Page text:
It also criticized the plans for South Korean-U.S. missile defense system talks and summoned the South Korean ambassador over the matter.
Satellite — or nuclear missile?
At present, North Korea is believed to have one satellite in orbit, the Kwangmyongsong 3-2, though doubts have been raised about whether it is functioning.
U.S. officials have said the same type of rocket used for Sunday’s launch could deliver a nuclear warhead.
China, the Soviet Union and the United States have all used intercontinental ballistic missiles, or ICBMs, to launch satellites in the past. During the Cold War era of the 1950s, ICBMs were used by both the United States and the Soviet Union as warhead delivery systems, as well as in the early development of both countries’ space programs.
The Unha rocket used to launch North Korea’s last satellite is believed to be based on the Taepodong long-range ballistic missile, which has an estimated range of around 5,600 miles (9,000 kilometers).
That would put Australia, much of Western Europe, and the U.S. West Coast in range of a North Korean warhead.
According to multiple experts, North Korea has at least a dozen and perhaps as many as 100 nuclear weapons, though at present it lacks sophisticated delivery mechanisms.
Increased pressure on China
The launch will heighten international pressure on China, North Korea’s biggest foreign investor, to do more.
Wary of creating a refugee crisis should Kim’s regime collapse, China has been unwilling to implement sanctions that would really put a choke on North Korea’s economy.
“Sanctions are definitely not the aim,” an editorial published Sunday by Chinese state news agency Xinhua said. It did, however, note that Foreign Minister Wang Yi would “continue to exercise strategic composure and play a constructive role in helping seek a solution to the peninsular conundrum.”
Alison Evans, senior analyst for Asia-Pacific at IHS Country Risk, said that Pyongyang had likely calculated that by carrying out the rocket launch so soon after the January 6 nuclear test — before the international community had responded to the latter with new sanctions — it might face less severe repercussions than if the launch and test were responded to individually.
However, she said, there’s not a lot more that the international community can do to sanction Pyongyang.
“There are some things that haven’t yet been touched upon, like North Korean labor exported abroad, which brings in a lot of foreign currency for the North Korean government,” she said.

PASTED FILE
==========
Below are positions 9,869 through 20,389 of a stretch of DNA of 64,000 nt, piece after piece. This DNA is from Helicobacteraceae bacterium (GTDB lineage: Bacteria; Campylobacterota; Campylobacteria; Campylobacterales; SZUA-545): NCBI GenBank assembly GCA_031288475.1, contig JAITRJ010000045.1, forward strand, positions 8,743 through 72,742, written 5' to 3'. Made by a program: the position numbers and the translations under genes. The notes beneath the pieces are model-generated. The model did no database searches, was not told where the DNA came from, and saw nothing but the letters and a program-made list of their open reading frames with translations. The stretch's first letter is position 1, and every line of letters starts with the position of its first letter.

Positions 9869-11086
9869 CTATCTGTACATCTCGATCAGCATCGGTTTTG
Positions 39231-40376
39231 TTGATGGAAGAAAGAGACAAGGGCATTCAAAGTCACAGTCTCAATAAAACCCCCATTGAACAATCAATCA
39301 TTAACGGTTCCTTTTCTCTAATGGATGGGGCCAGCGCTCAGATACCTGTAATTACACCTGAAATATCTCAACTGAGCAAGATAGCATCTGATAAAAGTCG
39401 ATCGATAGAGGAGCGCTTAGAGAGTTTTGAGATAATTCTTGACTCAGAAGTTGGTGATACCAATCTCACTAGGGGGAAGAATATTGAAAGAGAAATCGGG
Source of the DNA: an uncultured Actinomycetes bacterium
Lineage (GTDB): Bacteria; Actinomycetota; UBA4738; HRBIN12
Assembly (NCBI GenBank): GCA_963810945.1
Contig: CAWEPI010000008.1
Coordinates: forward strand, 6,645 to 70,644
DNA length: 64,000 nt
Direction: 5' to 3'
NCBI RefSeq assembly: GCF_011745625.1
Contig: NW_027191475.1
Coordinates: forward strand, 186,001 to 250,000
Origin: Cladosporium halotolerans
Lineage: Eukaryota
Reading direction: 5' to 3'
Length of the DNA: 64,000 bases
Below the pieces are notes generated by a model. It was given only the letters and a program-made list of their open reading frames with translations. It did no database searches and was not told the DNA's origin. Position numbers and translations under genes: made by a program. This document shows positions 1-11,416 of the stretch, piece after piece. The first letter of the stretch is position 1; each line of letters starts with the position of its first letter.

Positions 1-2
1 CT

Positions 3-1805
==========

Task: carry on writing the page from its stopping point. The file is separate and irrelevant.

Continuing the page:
“But if anything, it would be China’s implementation of existing sanctions that would tighten the screws on North Korea.”
CNN’s Richard Roth, Elise Labott, James Griffiths, Barbara Starr, Paula Hancocks, Jason Hanna, Jamie Crawford, Yoko Wakatsuki, Junko Ogura, Don Melvin, Brian Walker, Steven Jiang and Kevin Wang contributed to this report
North Korea tested hydrogen bomb
According to a 2015 report on Pyongyang’s space program by 38 North, testing rockets through satellite launches would provide invaluable data for potential future ICBMs.
“Even failed satellite launches would be a learning experience,” wrote aerospace engineer John Schilling.
Schilling said that a key sign to look out for in future North Korean satellite launches would be attempts to test an advanced re-entry vehicle, vital for an effective ICBM.
A month ago North Korea said it carried out a hydrogen bomb test — a claim that was viewed skeptically by most of the international community.
Japan’s Prime Minister Shinzo Abe had urged North Korea to “refrain” from the launch and said his cabinet was working closely with the United States and South Korea to gather information and prepare a potential response.
Chinese Foreign Ministry spokesman Lu Kang had expressed “deep concern” over the launch.
“We hope (North Korea) will exercise restraint and caution in its actions. It should not act in a way that may escalate tensions on the peninsula,” Lu said Wednesday.
North Korea had not given a specific time for the rocket launch, saying it could be launched between Sunday and February 14.AlertMe